On December 21, 2020, Congress approved the Consolidated Appropriations Act, 2021. President Trump signed the bill on December 27, 2020. While the bill extends tax credits for eligible employers who voluntarily choose to allow employees to take leave under the Families First Coronavirus Response Act (FFCRA) through March 31, 2021, the new legislation does not require employers to provide the Emergency FMLA or the Emergency Paid Sick Leave time off under the FFCRA past December 31, 2020.
Employers that voluntarily continue to provide the Emergency FMLA and Emergency Paid Sick Leave under the FFCRA can still take payroll tax credits for the paid leave provided until March 31, 2021. The new legislation also does not require employers to provide additional Emergency Paid Sick Leave beyond the 80 hours set forth in the original FFCRA. Therefore, employees who have already used their maximum amount of time under the Emergency Paid Sick Leave provision of the FFCRA are not entitled to additional leave under this new legislation’s “extension” period and employers will not be able to claim the payroll tax credit for the additional leave taken by such employees.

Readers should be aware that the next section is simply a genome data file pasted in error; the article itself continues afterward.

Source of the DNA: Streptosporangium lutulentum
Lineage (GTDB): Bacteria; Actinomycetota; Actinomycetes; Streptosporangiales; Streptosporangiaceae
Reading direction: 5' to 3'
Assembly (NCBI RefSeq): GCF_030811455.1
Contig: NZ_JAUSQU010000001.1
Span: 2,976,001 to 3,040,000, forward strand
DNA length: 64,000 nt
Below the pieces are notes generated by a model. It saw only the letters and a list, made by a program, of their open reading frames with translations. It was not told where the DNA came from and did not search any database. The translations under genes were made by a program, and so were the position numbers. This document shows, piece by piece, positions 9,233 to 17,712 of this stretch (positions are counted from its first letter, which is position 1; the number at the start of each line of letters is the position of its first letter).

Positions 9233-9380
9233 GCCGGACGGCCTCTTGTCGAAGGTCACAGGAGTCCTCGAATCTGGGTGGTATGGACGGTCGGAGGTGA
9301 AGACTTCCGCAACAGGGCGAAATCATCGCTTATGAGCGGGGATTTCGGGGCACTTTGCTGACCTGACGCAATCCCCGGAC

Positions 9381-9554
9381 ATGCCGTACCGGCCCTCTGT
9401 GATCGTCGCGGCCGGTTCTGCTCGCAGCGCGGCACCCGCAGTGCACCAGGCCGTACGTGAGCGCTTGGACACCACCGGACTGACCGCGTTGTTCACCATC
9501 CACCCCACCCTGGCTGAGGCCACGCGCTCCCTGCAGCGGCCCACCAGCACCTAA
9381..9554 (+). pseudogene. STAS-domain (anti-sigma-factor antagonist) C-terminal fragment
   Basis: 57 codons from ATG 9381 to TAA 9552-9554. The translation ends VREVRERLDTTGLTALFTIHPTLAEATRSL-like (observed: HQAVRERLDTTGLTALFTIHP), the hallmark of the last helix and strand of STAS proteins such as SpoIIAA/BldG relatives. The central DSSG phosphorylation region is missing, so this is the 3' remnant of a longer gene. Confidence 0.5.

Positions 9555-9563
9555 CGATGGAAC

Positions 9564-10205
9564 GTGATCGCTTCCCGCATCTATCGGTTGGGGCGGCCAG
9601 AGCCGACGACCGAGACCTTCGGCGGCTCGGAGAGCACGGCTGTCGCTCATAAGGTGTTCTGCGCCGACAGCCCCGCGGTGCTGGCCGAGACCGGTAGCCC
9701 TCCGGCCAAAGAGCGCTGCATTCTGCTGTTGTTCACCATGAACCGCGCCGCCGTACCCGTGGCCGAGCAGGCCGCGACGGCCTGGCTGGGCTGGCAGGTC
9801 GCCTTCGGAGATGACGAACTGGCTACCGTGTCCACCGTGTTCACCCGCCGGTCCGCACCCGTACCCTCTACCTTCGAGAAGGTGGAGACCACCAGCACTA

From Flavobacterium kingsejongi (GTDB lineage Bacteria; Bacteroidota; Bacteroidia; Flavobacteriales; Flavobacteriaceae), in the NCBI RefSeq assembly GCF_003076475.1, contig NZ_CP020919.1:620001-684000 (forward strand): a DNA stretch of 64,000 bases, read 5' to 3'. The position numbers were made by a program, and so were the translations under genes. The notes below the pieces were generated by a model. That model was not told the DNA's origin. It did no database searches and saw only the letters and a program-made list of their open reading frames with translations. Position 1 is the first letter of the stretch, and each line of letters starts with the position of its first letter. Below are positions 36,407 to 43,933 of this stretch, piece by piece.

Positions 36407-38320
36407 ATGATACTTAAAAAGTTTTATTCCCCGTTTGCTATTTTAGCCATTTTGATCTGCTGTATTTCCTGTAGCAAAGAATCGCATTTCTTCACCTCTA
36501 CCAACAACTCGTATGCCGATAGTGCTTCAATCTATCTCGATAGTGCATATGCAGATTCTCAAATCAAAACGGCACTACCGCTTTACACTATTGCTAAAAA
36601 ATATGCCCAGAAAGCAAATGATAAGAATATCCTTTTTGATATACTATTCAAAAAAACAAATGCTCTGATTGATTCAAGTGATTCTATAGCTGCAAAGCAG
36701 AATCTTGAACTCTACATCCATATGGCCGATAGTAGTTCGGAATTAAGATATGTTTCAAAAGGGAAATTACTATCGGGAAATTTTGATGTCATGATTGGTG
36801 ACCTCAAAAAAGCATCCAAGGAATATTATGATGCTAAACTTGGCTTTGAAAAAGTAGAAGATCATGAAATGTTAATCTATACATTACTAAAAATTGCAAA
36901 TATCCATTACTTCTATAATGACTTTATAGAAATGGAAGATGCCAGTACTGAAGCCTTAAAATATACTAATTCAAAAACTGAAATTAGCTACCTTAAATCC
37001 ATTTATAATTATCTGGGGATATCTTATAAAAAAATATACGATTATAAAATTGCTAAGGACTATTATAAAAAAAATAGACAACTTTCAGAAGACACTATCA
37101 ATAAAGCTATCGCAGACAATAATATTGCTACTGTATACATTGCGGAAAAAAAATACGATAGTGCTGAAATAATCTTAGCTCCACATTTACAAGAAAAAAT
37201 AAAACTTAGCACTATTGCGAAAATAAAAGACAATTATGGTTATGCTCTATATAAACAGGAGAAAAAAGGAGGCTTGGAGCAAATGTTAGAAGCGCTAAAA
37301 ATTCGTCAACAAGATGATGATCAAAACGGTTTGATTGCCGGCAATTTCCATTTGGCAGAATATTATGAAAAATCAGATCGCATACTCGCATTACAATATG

The Emergency FMLA works differently, however, because the Emergency FMLA works in conjunction with the traditional FMLA. Thus, if an employer extends FFCRA benefits past December 31, 2020, an employee may have additional leave available under the Emergency FMLA depending on how the employer calculates the 12-month FMLA year (rolling or calendar year basis). If the employer calculates the 12-month FMLA year on a calendar year basis, an employee who used all 12 weeks of FMLA/Emergency FMLA leave in 2020 may start 2021 with a new bank of 12 weeks of leave. However, it is still an open question whether that time off will be paid under the Emergency FMLA and whether the employer can take payroll tax credits for the leave.
As with the original FFCRA legislation, the Department of Labor and IRS will probably issue guidance for employers that choose to provide this leave beyond December 31, 2020, but it may take weeks for them to do so. In the interim, employers need to consider whether they will stop offering the FFCRA benefits on December 31, 2020, or extend benefits through March 31, 2021 for those employees who have not exhausted their paid leave entitlement. Once the decision is made, it should be communicated to employees so they understand how their absences will be treated.